New models - Porsche - Panamera
Porsche previews next-gen Panamera in Aus
Sleeker, sexier Porsche Panamera shown off Down Under before February launch
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12 Oct 2016
PORSCHE Cars Australia (PCA) has previewed its upcoming second-generation Panamera four-door sports coupe at an event in Melbourne on Tuesday, ahead of its three-variant launch in February.
Two right-hand-drive examples of the all-new model were shown to media, the entry-level – for now – twin-turbo V6 4S, and range-topping twin-turbo V8 Turbo.
One of the biggest changes to the new model has been in its design, with the divisively-styled rear end gone in favour of a more typically-Porsche flyline that PCA managing director and CEO Sam Curtis said would attract more buyers to the four-door sportscar.
“I think this particular car will cast a wider net in terms of its interest and popularity, because as everyone keeps describing it, it’s like a four-door 911,” he told GoAuto.
“I think the designers were tasked pretty much with that in mind – they were given a clean sheet of paper and they simply said ‘we’re a sportscar company, design a sportscar that’s a four-door saloon,’ and that’s what they’ve done.”
The Panamera will launch as a three-variant range in February – with the 2.9-litre twin-turbo V6 4S, the Audi-sourced 4.0-litre twin-turbo-diesel V8 4S Diesel, and topping out with the 404kW/770Nm Turbo, before the arrival of the hybrid V6-powered Panamera 4 e-Hybrid in mid-2017, and other variants later on in the model’s life cycle.
Mr Curtis hinted that the 4 e-Hybrid may not be the only Panamera to experience hybridisation, with the possibility of a range-topping Turbo S being coupled to a hybrid battery system when it is eventually released, and generally a greater focus on hybridisation as the pinnacle of performance for the German brand.
“At some stage in the model cycle you’d expect a Turbo S as well, but at this stage it appears the Turbo S might be hybrid as well,” he said.
“Off the back of the 919, and going forward, hybrid – whilst it’s green and it’s important – we see hybrid as a label for high performance.
“And that’s obviously where we’re going to be pitching hypercars going forward.
For us we see it as the pinnacle, potentially, of the high-performance motorcar as a hybrid.”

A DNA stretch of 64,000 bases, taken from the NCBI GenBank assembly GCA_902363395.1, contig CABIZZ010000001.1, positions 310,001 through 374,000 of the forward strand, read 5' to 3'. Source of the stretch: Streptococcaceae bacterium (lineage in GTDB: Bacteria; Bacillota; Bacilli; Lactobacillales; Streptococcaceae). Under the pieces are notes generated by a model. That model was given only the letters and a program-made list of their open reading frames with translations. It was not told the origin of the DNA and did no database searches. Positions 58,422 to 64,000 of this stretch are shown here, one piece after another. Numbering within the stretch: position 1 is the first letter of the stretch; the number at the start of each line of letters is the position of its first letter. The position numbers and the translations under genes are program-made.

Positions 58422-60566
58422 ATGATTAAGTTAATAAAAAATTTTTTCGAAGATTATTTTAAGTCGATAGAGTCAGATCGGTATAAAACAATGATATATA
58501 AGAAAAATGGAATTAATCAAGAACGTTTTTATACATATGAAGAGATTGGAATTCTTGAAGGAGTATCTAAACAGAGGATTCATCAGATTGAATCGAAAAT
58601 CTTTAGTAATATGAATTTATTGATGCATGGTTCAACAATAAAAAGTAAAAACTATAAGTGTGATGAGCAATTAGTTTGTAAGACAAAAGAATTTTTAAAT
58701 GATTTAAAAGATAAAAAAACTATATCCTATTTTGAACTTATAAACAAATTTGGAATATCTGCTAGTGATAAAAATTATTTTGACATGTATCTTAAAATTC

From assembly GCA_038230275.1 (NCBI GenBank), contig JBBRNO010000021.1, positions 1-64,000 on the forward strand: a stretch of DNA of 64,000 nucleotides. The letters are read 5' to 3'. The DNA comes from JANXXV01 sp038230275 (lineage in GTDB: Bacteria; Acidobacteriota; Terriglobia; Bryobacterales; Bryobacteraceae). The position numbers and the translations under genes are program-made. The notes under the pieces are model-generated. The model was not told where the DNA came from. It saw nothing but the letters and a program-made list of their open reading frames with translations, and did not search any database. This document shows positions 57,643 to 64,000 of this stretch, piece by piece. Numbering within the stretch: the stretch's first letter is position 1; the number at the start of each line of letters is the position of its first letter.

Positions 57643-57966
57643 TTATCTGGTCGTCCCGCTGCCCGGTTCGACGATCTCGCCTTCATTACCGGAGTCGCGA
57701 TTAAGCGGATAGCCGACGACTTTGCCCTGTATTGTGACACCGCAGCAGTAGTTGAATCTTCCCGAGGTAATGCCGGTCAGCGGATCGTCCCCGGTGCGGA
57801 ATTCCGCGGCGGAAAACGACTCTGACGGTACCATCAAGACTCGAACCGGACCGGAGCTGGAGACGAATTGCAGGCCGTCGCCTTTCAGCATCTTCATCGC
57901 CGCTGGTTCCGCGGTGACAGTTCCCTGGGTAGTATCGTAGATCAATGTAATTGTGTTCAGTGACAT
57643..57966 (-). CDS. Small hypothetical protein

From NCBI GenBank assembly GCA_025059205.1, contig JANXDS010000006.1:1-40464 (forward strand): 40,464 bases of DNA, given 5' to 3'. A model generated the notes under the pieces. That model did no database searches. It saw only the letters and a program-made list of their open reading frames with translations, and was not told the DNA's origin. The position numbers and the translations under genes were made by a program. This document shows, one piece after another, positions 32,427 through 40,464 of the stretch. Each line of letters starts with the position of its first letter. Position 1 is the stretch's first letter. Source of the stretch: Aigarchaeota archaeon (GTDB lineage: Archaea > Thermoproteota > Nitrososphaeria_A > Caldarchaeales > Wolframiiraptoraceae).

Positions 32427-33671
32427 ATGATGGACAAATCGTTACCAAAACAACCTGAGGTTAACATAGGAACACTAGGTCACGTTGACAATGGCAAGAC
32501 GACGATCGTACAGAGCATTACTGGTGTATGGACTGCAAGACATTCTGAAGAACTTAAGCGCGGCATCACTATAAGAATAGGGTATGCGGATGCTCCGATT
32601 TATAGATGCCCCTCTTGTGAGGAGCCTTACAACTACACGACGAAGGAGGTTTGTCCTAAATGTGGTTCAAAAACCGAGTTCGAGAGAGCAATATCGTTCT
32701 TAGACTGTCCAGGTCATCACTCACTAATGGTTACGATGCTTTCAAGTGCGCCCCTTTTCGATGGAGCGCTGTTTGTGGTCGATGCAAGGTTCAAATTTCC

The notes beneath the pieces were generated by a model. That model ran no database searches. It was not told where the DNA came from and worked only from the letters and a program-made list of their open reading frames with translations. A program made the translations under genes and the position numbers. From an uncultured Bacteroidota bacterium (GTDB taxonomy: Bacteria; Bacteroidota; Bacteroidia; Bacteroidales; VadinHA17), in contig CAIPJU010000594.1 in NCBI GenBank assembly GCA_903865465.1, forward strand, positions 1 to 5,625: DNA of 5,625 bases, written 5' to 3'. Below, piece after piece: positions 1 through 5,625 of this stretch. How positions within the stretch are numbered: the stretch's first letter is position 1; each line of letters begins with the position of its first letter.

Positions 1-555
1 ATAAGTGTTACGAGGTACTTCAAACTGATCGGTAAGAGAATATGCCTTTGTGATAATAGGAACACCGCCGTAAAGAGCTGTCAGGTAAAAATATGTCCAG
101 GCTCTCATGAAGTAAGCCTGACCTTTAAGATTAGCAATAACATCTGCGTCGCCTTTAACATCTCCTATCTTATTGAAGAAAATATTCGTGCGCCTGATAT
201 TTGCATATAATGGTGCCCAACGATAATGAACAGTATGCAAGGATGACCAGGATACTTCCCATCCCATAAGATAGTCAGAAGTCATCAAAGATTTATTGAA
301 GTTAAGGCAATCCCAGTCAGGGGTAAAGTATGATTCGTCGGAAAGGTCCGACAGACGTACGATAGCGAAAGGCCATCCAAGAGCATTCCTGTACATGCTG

To go with its all-new range of powertrains, the Panamera also gains some impressive technological upgrades, both for safety and entertainment.
Safety equipment on the new Panamera includes the newly-introduced Night Vision Assist which uses thermal imaging to detect people and large animals and InnoDrive which computes and activates optimal acceleration and deceleration rates, gear selections and coasting phases over three kilometres using navigational data.
It also features adaptive cruise control, lane-change assistant, lane-departure warning with road sign recognition, 360-degree reversing camera, eight airbags and intelligent LED-matrix headlights that can detect other vehicles and glare-inducing road signs and adapt accordingly.
The interior has been simplified and streamlined by the addition of the Porsche Advanced Cockpit system, with the removal of tactile buttons, replaced by a single, glossy black panel surrounding the gear lever that uses haptic technology to operate buttons.
It is complimented by a 12.3-inch touchscreen display that has the functionality of a smartphone or tablet, with users able to swipe, rotate and pinch and zoom the screen as they please.
The screen also recognises handwriting, which occupants can use for functions such as writing navigation destinations.
The Porsche Communication Management user interface also has the ability to provide such services as real-time traffic information, ideal parking places, fuel prices, message dictation, weather and news.
Rear-seat occupants are also treated to a centre console-mounted 10-inch touchscreen that can be used to adjust the music, air-conditioning, seat positioning and view vehicle data.
The Turbo comes with a 14-speaker Bose audio system as standard, while audiophiles can choose an optional 20-speaker 3D surround sound Burmester system which pumps out 1455 watts of eardrum-bursting noise.
Measuring 5049mm long, 2165mm wide and 1427mm high, the top-spec Turbo weighs in at a portly 1995kg, but still manages the 0-100km/h dash in a nimble 3.8 seconds, cut to 3.6s with the addition of the Sport Chrono Package, and on to a top speed of 306km/h.
The 324kW/550Nm 2.9-litre twin-turbo V6 4S is slightly behind at 4.4s (4.2s with Sport Chrono), while the 310kW/850Nm oil-burner comes a narrow third at 4.5s/4.3s.
All engines are Euro 6-compliant, while fuel consumption is 9.4 litres per 100km for the Turbo, 8.2L/100km for the 4S, and 6.8L/100km for the 4S Diesel.
All variants are matched to an all-new version of Posche’s eight-speed PDK dual-clutch automatic transmission, while delivering power to all four wheels.
The new Panamera also comes with a new three-chambered adaptive air suspension system, which offers three levels of suspension hardness to differentiate between comfortable cruising and stiff sports-focused driving.
Nineteen-inch alloy wheels are standard on the 4S, while the Turbo gets 20-inch rims.
The range will also be highly customisable, with 12 exterior and ten interior colours to choose from.
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